The Rose Hill Treatment facility originally utilized pressure sand filters which were having significant issues. The upgrade for the project replaced the pressure filters with packaged gravity filter units. The gravity filter units were installed in a new pre-engineered building. The filter media provides for iron and manganese removal. The building also housed the intermediate pumps, electrical, office, and training room. Aeration and detention was added to the facility. The facility also had zeolite softeners in which the resin was replaced and an additional salt storage tank was added. The project also included the installation of a second clearwell.

The following photos provide information on the Rose Hill Facility. Each project is unique and the components or configuration may change for different projects, but this project provides an example for iron (and manganese) removal similar to our concept.

Metal Building for Filters, intermediate pumps, electrical, office and training rooms.

Packaged filter units with platform, handrail, etc.

Filter piping gallery, air operated valves, flow meters for each filter cell, and control panel information.

ntermediate pumps, pit, and pump control valve piping

ntermediate pumps, pit, and pump control valve piping.

Main Electrical Panel

Air compressor for simultaneous air and water backwash cycle

Air compressor for air operated valves

Standby Generator

New glass lined bolted steel style Clearwell and new salt storage tank

Aeration tower and detention tank. Small building to the right is a packaged above ground pressure reducing and control valve station for distribution supply.

The aeration tower receives water from the wells. A raw water meter is located on the left side of the tank. The tank is a concrete structure with four compartments. Two compartments may be taken out of service for maintenance if required. The water is aerated and detained in the tank for a minimum 30 minute period. The tank has overflows and sludge draw-off piping. The water level in the tank provides the pressure needed to flow to the filter cells.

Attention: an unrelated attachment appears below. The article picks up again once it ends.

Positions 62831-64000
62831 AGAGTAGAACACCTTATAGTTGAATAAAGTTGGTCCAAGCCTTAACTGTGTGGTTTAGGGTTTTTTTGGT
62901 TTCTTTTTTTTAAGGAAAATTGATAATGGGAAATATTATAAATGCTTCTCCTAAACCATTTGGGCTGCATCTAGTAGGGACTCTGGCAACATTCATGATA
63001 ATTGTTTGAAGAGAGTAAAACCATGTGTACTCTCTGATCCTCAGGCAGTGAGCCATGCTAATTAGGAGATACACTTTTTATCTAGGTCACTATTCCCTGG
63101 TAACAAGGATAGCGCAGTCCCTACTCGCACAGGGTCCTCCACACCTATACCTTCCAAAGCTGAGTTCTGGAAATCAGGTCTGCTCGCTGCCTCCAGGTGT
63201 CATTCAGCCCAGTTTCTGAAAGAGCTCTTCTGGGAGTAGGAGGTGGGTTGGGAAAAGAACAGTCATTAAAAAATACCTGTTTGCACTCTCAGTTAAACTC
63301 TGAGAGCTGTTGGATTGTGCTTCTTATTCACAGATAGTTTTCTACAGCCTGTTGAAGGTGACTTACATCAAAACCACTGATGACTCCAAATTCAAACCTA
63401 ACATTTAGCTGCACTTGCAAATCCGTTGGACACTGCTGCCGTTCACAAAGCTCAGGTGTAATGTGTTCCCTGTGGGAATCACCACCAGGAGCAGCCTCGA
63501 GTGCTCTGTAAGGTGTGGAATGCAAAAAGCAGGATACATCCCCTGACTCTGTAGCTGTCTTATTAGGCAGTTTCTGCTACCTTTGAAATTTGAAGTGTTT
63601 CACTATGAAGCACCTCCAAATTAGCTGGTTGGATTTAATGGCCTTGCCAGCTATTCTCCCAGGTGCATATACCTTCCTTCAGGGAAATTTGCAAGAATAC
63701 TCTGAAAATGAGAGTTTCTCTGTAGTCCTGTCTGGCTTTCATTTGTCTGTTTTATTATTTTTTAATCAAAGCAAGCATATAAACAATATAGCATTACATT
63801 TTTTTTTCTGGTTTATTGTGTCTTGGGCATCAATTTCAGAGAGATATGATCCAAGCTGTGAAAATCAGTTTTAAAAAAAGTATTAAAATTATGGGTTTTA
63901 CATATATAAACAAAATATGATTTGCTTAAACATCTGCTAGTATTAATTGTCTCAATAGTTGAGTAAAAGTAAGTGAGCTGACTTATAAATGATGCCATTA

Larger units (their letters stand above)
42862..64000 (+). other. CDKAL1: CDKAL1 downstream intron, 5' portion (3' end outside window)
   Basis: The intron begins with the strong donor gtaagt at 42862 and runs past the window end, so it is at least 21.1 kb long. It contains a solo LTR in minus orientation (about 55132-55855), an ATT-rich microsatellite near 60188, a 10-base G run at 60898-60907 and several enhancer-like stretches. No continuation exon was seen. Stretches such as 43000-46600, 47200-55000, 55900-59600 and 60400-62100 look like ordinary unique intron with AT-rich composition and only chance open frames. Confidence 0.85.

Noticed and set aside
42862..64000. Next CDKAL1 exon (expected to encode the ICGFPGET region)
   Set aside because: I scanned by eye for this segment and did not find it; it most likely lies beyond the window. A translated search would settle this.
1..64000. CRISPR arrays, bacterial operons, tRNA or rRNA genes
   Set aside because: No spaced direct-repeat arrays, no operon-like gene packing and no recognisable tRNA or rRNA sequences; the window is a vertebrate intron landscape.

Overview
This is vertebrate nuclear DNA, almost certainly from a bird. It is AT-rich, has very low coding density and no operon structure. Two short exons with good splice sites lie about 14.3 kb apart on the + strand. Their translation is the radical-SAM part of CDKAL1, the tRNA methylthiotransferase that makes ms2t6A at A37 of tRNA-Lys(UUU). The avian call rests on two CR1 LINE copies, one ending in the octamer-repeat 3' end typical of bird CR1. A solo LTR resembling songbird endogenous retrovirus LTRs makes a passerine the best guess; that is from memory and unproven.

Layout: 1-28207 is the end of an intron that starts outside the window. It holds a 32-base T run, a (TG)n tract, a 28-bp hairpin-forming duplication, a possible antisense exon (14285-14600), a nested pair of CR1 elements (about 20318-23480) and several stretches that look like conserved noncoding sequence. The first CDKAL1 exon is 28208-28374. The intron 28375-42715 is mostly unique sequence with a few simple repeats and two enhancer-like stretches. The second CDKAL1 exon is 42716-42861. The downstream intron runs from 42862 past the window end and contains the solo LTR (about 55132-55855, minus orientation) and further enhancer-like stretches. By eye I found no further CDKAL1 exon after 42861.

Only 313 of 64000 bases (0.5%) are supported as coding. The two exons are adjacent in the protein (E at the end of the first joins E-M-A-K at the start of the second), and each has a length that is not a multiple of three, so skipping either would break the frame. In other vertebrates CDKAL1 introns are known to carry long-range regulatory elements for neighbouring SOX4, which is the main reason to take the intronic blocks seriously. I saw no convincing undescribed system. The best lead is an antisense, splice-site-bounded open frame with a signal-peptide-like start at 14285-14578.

The water flows from the wells, through the aeration tower into the detention tank and then to the filter cells. After the filter cells, the water enters the intermediate pump pit and is pumped through the softeners into the clearwell. Chemical feed is added at various points. The chemical addition includes chlorine, potassium permanganate, and fluoride. After the clearwell, the high service pumps the finished water to the distribution system.

This facility handles the “red water” or iron waste through the use of a sedimentation tank and red water filter which is discharged to the river. Iron sediment occurs in the aeration tank and the filter backwash which is piped to the sedimentation tank. All pumps are variable speed or use Variable Frequency Drives (VFD). VFD’s were added to the existing production well pumps for energy savings. SCADA is used to monitor the status of the plant components.

RLM Engineering, Inc. provided the engineering services from concept through construction. The construction was performed by Doll Layman, LTD. The design was initiated in July 2011 and the treatment plant was in operation in August 2013. The project was financed through the Ohio EPA Water Supply Revolving Loan Fund.